This creates a cellular structure within the part. Because of the unpredictable nature of gas, structural foam parts may not look exactly how you want them too and they might have an uneven surface color. Structural foam molding is ideal for larger, thicker projects that need to be light and sturdy. It also uses less material than other processes, and requires a lower tonnage press.


Overmolding is the process of molding plastic onto plastic or metal components. A part is engineered to fit into a steel mold to allow plastic to be formed around the part, creating a strong bond between the part and the overmolded plastic and eliminating the need for assembly. Overmolding can be used to create a variety of different textures and colors, and it’s a great way to add an extra layer of protection to your components.

Two-Shot Molding

Two-shot molding is a process to achieve plastic on plastic overmolding results. As its name suggests, the completed molded part is created with two shots from the injection molding machine.

The first shot creates the base, typically rigid, plastic component. The second shot overmolds the commonly flexible plastic onto the first shot plastic. This process can be used to create a variety of different products, from cell phone cases to automotive parts.

Insert Molding

Insert molding is loaded into the mold either by hand or by machine. The mold then closes and plastic material surrounds the inserts. The mold must be designed to fit the required inserts, but this process eliminates the need for time-consuming assembly and creates a stronger bond between the part and its inserts.

Weakness of Injection Molding

Flow lines are wavy patterns that can be slightly different in color than the surrounding area. They often show up on narrower sections of a molded component or as ring-shaped bands near the gates where molten material flows through.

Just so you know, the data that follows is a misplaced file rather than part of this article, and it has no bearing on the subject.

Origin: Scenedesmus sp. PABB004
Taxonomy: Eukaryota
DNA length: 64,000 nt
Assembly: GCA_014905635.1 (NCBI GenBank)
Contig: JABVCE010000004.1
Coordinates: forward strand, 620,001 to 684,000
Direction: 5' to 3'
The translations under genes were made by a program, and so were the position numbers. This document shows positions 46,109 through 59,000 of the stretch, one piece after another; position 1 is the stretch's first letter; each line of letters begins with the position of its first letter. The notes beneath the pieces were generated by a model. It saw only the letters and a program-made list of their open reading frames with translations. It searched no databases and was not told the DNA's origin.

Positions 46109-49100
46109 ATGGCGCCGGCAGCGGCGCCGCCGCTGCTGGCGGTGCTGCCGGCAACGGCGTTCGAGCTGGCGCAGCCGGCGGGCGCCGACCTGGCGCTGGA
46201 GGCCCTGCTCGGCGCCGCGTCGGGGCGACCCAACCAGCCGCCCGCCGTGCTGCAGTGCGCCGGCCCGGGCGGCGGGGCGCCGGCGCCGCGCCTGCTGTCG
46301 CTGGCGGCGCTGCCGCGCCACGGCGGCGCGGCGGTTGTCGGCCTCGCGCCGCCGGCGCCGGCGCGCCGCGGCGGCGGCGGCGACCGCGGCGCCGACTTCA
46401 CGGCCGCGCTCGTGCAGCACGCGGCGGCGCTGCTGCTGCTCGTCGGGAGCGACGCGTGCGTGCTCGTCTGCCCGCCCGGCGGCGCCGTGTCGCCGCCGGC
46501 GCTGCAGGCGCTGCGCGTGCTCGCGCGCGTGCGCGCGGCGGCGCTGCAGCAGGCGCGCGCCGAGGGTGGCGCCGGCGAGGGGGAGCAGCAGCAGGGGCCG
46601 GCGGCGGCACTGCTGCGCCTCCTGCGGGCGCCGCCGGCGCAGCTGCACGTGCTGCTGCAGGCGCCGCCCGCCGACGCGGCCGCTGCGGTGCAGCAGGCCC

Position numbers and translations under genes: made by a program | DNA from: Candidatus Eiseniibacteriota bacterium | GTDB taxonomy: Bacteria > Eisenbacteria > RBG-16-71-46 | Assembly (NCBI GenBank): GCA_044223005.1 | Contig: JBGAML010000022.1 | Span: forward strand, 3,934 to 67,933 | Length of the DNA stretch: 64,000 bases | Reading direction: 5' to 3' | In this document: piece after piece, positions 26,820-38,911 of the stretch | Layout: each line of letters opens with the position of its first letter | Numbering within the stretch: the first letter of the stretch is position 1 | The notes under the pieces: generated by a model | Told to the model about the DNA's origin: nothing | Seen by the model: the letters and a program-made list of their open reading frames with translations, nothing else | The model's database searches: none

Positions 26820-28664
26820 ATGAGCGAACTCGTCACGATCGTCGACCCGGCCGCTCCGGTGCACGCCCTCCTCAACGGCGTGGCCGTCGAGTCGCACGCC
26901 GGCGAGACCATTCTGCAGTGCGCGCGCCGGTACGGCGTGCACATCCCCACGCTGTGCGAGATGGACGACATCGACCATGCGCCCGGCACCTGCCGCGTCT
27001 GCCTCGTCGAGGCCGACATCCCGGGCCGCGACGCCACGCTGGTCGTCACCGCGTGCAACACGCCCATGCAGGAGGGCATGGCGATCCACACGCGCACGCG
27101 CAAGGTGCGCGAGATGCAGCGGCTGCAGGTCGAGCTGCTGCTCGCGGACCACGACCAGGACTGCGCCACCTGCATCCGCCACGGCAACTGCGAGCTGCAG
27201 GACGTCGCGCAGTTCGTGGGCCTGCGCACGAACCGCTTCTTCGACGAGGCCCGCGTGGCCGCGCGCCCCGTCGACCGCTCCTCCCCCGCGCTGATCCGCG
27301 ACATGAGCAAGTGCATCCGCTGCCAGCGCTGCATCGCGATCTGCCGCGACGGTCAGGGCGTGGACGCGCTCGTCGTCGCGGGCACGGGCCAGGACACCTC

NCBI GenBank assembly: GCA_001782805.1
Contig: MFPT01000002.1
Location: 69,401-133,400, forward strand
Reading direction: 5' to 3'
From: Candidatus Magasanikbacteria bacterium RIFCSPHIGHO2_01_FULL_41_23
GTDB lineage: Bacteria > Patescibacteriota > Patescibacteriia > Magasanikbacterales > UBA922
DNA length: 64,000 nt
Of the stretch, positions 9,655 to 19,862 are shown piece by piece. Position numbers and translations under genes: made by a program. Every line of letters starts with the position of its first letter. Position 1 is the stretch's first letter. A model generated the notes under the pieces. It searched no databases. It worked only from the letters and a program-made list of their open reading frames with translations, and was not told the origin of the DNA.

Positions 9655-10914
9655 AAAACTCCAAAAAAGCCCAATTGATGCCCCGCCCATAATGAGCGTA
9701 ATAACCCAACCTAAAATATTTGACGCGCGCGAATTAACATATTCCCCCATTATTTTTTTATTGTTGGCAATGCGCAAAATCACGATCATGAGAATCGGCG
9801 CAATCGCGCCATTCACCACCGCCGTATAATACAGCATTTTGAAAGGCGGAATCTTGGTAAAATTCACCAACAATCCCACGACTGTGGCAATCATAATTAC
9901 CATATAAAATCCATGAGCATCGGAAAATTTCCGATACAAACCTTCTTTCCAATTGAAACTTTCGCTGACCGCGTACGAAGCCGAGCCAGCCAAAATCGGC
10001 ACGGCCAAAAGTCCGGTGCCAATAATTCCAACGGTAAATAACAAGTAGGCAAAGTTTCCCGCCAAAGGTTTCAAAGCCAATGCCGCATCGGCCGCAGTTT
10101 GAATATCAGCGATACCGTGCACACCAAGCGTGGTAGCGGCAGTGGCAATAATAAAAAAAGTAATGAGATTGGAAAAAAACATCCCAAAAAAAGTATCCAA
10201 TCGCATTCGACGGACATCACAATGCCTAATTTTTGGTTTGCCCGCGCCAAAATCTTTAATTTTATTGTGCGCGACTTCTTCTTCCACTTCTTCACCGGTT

While flow marks don’t usually affect a component’s strength or performance, they can be considered unsightly by some people. This is especially true for consumer products where appearance is important, like high-end sunglasses.

When you’re injection molding, sometimes you’ll see a squiggly line on the surface of the finished product. This is called jetting, and it happens when the molten material doesn’t have time to fill the mold before it starts to solidify. Jetting often happens near the gate where the material is injected, and it can make your part weaker.

When a molded part is a different color than intended, that’s called “discoloration” or “color streaking.” Usually the discoloration is only in one area or there are just a few streaks of abnormal color. This usually just affects how the part looks, but it doesn’t make the part weaker.

Key Takeaway

Getting to know the ins and outs of injection molding is key when you’re ready to release a new product. However, before you get too deep into tooling and production, it’s important to chat with a Design for Manufacturability (DFM) engineer. They are experts when it comes to part and tool design, material selection, and cost avoidance.